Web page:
ABOUT THE MOVIE’S SUBTEXTS
Because of the issue it deals with and for the world we are living in, sadly even in 10 – 20 years from now “Witch Hunt ” will always be a current film.
I truly loved it on so many levels. It is imbued with so many hidden meanings and subtexts which are never arrogant or overbearing. They go under your skin and you absorb them the same way the good opinions on Claire’s mind take form.
My favorite subtext is how it exposes women’s condition, how we are seen, fear and how our society tries to silence our voices. Powerful women terrify a lot of men and that is why there is a tendency to keep every woman under control in the most effective way they can think of. In this movie the parallel with our world is chilling.
I know that Elle chose the red hair’s physical aspect as the representation of the discrimination because her sister is a redhead, but the fact that redheads are always suspected to be witches is just another hidden message to say how some of us judge people based on the physical aspect. Society has ideas based on untrue information/fears about the race, the religion, the sexual orientation and the gender. The movie doesn’t talk only about women, but it is a sort of proud emblem for any kind of diversity and anyone can identify with those characters, judged because they are born that way.
The choice to have two black people who bring and take the witches from Martha’s house is amazing. Even with the choice of the cast there is a subtext. There is no woman in the BWI. And the choice to have only female bullies at school is also very smart, because the movie is not saying that all the men are bad. And I love that Martha has two young male sons and she tries to teach them tolerance and truth, she tries to teach her kids that diversity is not a bad thing, that being different is not anybody’s fault. That goes beyond her motivation of helping witches, it is how our society should work. All the parents should do that.
Witch Hunt is able to point out the same concept exposed in The Handmaid’s Tale about women, but it does that in a less heavy and overwhelming way, being just as effective. It is able to deliver its message, without generating anxiety, which is what I feel with The Handmaid’s Tale.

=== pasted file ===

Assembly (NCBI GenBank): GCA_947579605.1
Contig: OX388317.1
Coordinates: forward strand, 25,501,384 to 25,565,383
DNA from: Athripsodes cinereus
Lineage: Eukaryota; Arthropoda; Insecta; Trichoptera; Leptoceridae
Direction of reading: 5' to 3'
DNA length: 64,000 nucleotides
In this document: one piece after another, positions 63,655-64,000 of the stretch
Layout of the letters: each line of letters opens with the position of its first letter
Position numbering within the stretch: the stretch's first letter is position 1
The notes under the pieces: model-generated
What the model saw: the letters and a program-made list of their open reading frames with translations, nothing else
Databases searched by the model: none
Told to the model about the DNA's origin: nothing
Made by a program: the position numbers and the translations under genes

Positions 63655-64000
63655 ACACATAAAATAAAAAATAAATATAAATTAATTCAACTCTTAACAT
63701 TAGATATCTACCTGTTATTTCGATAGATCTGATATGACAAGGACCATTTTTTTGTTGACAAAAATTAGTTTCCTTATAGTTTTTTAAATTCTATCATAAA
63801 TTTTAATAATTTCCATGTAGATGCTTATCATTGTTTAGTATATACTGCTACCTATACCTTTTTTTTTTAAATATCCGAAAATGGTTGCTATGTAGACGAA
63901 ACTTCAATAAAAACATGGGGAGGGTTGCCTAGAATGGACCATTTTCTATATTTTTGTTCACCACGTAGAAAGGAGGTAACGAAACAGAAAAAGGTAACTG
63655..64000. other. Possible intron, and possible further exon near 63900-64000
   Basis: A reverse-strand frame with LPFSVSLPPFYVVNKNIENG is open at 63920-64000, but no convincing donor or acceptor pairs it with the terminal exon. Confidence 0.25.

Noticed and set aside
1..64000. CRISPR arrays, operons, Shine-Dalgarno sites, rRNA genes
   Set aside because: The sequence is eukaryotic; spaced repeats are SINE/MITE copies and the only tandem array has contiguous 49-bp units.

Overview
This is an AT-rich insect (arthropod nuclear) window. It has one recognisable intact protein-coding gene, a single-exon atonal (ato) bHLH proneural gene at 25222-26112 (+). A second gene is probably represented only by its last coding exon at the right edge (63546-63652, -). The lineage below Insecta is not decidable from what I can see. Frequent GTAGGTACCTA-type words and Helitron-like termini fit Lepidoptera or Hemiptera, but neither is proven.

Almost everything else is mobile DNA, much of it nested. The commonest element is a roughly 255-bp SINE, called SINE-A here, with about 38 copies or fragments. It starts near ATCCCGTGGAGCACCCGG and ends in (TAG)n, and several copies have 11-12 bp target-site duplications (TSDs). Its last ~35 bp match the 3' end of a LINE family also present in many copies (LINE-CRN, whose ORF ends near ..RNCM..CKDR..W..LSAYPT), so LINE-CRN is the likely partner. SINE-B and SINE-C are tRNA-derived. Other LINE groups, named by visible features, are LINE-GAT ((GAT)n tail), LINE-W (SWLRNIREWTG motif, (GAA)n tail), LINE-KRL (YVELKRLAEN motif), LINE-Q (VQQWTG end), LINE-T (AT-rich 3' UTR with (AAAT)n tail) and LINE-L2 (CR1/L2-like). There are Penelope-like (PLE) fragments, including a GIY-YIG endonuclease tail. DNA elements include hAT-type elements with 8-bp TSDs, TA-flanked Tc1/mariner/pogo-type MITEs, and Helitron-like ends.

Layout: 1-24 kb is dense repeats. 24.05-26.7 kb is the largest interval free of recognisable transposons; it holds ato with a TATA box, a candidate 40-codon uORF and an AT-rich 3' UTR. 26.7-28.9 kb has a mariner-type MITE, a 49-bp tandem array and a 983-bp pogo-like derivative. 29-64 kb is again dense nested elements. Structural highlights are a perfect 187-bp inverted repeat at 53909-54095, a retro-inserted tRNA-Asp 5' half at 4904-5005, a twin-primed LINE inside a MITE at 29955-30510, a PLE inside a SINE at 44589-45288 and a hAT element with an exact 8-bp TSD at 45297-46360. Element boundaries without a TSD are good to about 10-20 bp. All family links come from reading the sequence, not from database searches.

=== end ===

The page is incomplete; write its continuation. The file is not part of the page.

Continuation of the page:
I love that Martha is the physical representation of good ideals.
The dialogue between Martha and her daughter when she asks her mom to stop doing what they are doing is mind-blowing. That scene is beautifully executed by both Liz and Gideon. The way Martha responds to Claire calling witches “them”, the tone of Liz’s voice speaks the entire message of the movie. There is no them. It’s us. It’s people and we should all work together while we walk on this Earth.
Martha and Claire’s bond is so strong, you can sense even from the way they fight, from the way they disagree.
What I love about Liz’s characters is that she always chooses women who fight. They don’t always win or survive, but they are not victims, they can be tortured, they can lose, they can die, but their ideals, their moral code, those don’t die, those always win. I think this is something that Liz has in herself and not just in the characters she chooses to play, but with these characters she’s able to deliver a message. Martha is one of them.
She is a brave woman, and not just because she helps witches, she is brave to live with the burden of not knowing about her daughter, with the possibility of losing her forever. No matter how she was preparing herself for that eventuality, accepting that the separation from your daughter is the only way to protect her is courageous and heartbreaking.
Liz’s acting is so matherly to both girls (Fiona and Shae), so mama bear for Martha’s own kids. The way she steps out to defend them is heart-warming.
No matter how difficult and dangerous the situation is, Martha always tries to have a sense of normality and lightheartedness (with the breakfast, the dinner, the tea) for her own kids and the witches she is helping and Elizabeth expresses that so beautifully, and I see so much of her in Martha. As one of the reviews I read lately says “she is a ray of sunshine”. Her wide smile (with her sweet eyes) spreads tranquility, calm and peace and that is just what Fiona and Shae need after what they went through and are going through. She instills safety portraying her so joyful especially when Martha shows the girls the secret house behind the walls. I felt it like an act of kindness in the kindness she was already offering. I love it.
I love how you can sense by her acting that Martha is worried about the whole situation of giving asylum to the witches and all the process of it. She’s nervous behind her closed doors. When Jacob picks up the witch and leaves, Liz puts her hands on the door and waits for a moment, as if it’s a relief that she is gone.
Martha is a hero, she believes in what she does, but she also has a personal interest and this personal interest or the possibility of this personal interest made her sensitive even more about the issue. “It’s complicated.”